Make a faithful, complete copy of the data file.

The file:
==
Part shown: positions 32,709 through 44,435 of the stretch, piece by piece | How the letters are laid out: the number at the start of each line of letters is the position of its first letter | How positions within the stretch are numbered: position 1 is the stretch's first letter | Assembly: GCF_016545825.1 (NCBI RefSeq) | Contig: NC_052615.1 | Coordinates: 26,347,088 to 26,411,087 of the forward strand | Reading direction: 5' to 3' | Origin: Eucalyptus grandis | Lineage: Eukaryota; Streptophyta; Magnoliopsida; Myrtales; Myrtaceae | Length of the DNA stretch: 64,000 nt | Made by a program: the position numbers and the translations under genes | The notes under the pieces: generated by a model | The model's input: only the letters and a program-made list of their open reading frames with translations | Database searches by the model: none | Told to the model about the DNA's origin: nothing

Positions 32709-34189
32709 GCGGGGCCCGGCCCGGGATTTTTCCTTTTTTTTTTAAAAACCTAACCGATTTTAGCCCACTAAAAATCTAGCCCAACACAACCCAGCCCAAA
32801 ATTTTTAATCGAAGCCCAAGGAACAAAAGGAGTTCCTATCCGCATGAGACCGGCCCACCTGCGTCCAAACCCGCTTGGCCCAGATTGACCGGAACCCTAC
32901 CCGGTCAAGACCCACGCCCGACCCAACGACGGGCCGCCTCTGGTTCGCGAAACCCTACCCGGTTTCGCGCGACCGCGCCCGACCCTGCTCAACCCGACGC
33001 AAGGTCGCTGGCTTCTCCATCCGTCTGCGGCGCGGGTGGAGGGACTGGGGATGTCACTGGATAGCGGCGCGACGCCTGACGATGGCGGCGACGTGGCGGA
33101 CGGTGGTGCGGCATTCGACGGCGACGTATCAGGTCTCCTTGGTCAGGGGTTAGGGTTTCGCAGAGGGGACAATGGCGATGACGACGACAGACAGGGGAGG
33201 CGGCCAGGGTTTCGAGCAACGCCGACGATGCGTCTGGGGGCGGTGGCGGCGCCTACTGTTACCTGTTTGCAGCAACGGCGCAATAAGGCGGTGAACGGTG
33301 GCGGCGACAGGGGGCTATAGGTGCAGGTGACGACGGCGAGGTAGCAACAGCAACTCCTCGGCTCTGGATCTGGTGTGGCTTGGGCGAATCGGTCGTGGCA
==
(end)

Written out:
Part shown: positions 32,709 through 44,435 of the stretch, piece by piece | How the letters are laid out: the number at the start of each line of letters is the position of its first letter | How positions within the stretch are numbered: position 1 is the stretch's first letter | Assembly: GCF_016545825.1 (NCBI RefSeq) | Contig: NC_052615.1 | Coordinates: 26,347,088 to 26,411,087 of the forward strand | Reading direction: 5' to 3' | Origin: Eucalyptus grandis | Lineage: Eukaryota; Streptophyta; Magnoliopsida; Myrtales; Myrtaceae | Length of the DNA stretch: 64,000 nt | Made by a program: the position numbers and the translations under genes | The notes under the pieces: generated by a model | The model's input: only the letters and a program-made list of their open reading frames with translations | Database searches by the model: none | Told to the model about the DNA's origin: nothing

Positions 32709-34189
32709 GCGGGGCCCGGCCCGGGATTTTTCCTTTTTTTTTTAAAAACCTAACCGATTTTAGCCCACTAAAAATCTAGCCCAACACAACCCAGCCCAAA
32801 ATTTTTAATCGAAGCCCAAGGAACAAAAGGAGTTCCTATCCGCATGAGACCGGCCCACCTGCGTCCAAACCCGCTTGGCCCAGATTGACCGGAACCCTAC
32901 CCGGTCAAGACCCACGCCCGACCCAACGACGGGCCGCCTCTGGTTCGCGAAACCCTACCCGGTTTCGCGCGACCGCGCCCGACCCTGCTCAACCCGACGC
33001 AAGGTCGCTGGCTTCTCCATCCGTCTGCGGCGCGGGTGGAGGGACTGGGGATGTCACTGGATAGCGGCGCGACGCCTGACGATGGCGGCGACGTGGCGGA
33101 CGGTGGTGCGGCATTCGACGGCGACGTATCAGGTCTCCTTGGTCAGGGGTTAGGGTTTCGCAGAGGGGACAATGGCGATGACGACGACAGACAGGGGAGG
33201 CGGCCAGGGTTTCGAGCAACGCCGACGATGCGTCTGGGGGCGGTGGCGGCGCCTACTGTTACCTGTTTGCAGCAACGGCGCAATAAGGCGGTGAACGGTG
33301 GCGGCGACAGGGGGCTATAGGTGCAGGTGACGACGGCGAGGTAGCAACAGCAACTCCTCGGCTCTGGATCTGGTGTGGCTTGGGCGAATCGGTCGTGGCA